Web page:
Ensuring No One Is Underserved Along Roads Less Traveled
The availability and quality of healthcare patients receive is often based on where they live and what they can afford. This is especially true for those among us with a rare disease.
That’s what health equity is all about. It belongs under the umbrella term “social justice,” which encompasses a wide variety of issues.
One such issue involves areas described as “deserts.” Deserts exist all around us. Less-affluent neighborhoods in urban environments where there is a lack of grocery shopping options are referred to as food deserts.
This same idea applies to areas without access to quality healthcare.
Location, location, location
As a patient with a rare disease and good insurance, I have been fortunate during my journey. I receive the best care in clean, modern facilities staffed by an amazing care team from INOVA Fairfax Hospital’s Advanced Lung Disease and Transplant Clinic.
Yet I am close to a large city. The farther a rare disease patient is from a major metropolitan area, the more likely they will find themselves in a healthcare desert.
Money, money, money
Clinic visits, labs, outpatient tests and procedures, and medications are just some of the costs associated with quality healthcare. For those with a rare disease, the medication costs can be especially daunting.
In the idiopathic pulmonary fibrosis (IPF) community, there are two approved anti-fibrotic medications, Esbriet (pirfenidone) and Ofev (nintedanib). In the U.S. the cost of a 30-day supply of these medicines can exceed $10,000 without insurance.
Take a breath
The costs associated with healthcare, including medicine costs, are partly due to innovation, technology, and research.
For instance, the costs of a traditional chest X-ray and a more advanced high-resolution computed tomography (CT) scan are significantly different. The CT scan provides more significant information for the care team.
Likewise, both Esbriet and Ofev are designated as orphan drugs, which come with advantages for the pharmaceutical companies. These companies invested their money in developing a drug intended for use by a very small community, and in return, they receive tax credits and potentially extended market exclusivity of up to seven years.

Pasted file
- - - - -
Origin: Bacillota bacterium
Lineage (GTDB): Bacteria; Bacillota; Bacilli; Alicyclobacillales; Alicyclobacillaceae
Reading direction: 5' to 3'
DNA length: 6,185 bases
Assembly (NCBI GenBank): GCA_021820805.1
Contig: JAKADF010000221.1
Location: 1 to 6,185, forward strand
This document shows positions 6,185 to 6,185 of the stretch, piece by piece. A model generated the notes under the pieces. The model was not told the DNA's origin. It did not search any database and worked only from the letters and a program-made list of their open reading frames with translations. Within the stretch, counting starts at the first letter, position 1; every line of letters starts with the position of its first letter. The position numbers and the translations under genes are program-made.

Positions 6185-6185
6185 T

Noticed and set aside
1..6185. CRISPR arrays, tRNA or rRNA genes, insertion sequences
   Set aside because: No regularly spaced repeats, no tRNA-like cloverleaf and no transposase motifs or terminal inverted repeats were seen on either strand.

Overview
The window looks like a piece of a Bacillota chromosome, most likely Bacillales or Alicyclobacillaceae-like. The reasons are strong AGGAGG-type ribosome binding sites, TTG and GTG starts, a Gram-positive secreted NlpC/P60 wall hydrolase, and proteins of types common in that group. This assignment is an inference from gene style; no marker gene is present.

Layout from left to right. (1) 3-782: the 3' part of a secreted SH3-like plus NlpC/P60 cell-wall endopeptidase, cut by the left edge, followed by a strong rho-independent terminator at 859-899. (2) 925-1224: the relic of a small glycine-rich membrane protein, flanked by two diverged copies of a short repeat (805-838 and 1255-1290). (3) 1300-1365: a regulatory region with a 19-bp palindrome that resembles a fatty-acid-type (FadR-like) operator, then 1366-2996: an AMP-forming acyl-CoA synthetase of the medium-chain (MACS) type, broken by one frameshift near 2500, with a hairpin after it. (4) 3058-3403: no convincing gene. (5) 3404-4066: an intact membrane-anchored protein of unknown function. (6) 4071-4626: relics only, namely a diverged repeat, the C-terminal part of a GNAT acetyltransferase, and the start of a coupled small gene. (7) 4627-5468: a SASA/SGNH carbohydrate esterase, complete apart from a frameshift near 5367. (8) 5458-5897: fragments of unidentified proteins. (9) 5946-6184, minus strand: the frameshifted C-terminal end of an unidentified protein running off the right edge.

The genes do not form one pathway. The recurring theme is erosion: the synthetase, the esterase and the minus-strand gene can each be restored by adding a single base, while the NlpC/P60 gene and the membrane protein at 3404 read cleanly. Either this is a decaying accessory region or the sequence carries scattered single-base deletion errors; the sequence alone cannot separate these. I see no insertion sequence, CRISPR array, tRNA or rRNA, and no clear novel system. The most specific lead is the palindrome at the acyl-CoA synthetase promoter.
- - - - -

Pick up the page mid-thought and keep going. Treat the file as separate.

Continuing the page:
Money and location, while significant, are not the only barriers to quality healthcare. Consider some of the other equally daunting barriers.
Transportation can be a barrier if you do not own a car and must rely on public transportation. Public transportation in Fairfax, Virginia, for example, is widely available, while public transportation in more rural parts of the U.S. may not exist.
What about cultural and ethnic barriers? What about stereotypes and stigmas about disabilities?
Underserved is undeserved
Access to quality, affordable healthcare should be available to everyone. Healthcare is a necessity, with a long-term benefit of a better quality of life for the patient, reduced stress on our shared medical infrastructure, and ultimately, I believe, a reduced cost of long-term care.
The answer is not easy, but ignoring underserved communities is not an option.
Turning hope into reality
In many major metropolitan areas, large organizations are taking healthcare to the neighborhoods. Health screening in some neighborhoods is just as likely to take place in a mobile clinic.
Groups of local doctors are teaming up to deliver health screenings and some treatments to more rural communities across the country. These programs transform those healthcare deserts into a temporary oasis of medical hope. In some cases, an early diagnosis is life-altering.
Pharmaceutical companies also deserve recognition for their efforts. Both Ofev and Esbriet have their own financial assistance programs for patients. In addition, several private programs help offset the cost of these drugs, which are so important to the IPF community.
These pharmaceutical companies have also helped ensure underserved groups are included in clinical trials. That broader representation can lead to a deeper understanding of any number of rare diseases.
The way ahead
While these are significant milestones, there is much work to do. Those who follow my column will not be surprised that I look for the positive on even the worst days.
During the COVID-19 pandemic, telemedicine has become more widely used. It has extended the reach of the medical community while helping reduce the potential for COVID-19 exposure. Underserved communities became more reachable via telemedicine. It is a step forward.
Acknowledging the problem
Advocacy groups, like the Pulmonary Fibrosis Foundation (PFF), have recognized the challenges facing underserved communities in their strategic plan, stating, “People living in underserved and rural communities may be especially vulnerable to disparities in care. The PFF will expand its efforts to ensure more consistent care across the U.S.”
Rare Disease Day 2022 is Feb. 28. Yes, we want treatments; yes, we want a cure; and yes, we want more equity for underserved communities so everyone has an opportunity to make every breath count.
Note: Pulmonary Fibrosis News is strictly a news and information website about the disease. It does not provide medical advice, diagnosis, or treatment. This content is not intended to be a substitute for professional medical advice, diagnosis, or treatment. Always seek the advice of your physician or other qualified health provider with any questions you may have regarding a medical condition. Never disregard professional medical advice or delay in seeking it because of something you have read on this website. The opinions expressed in this column are not those of Pulmonary Fibrosis News or its parent company, BioNews, and are intended to spark discussion about issues pertaining to pulmonary fibrosis.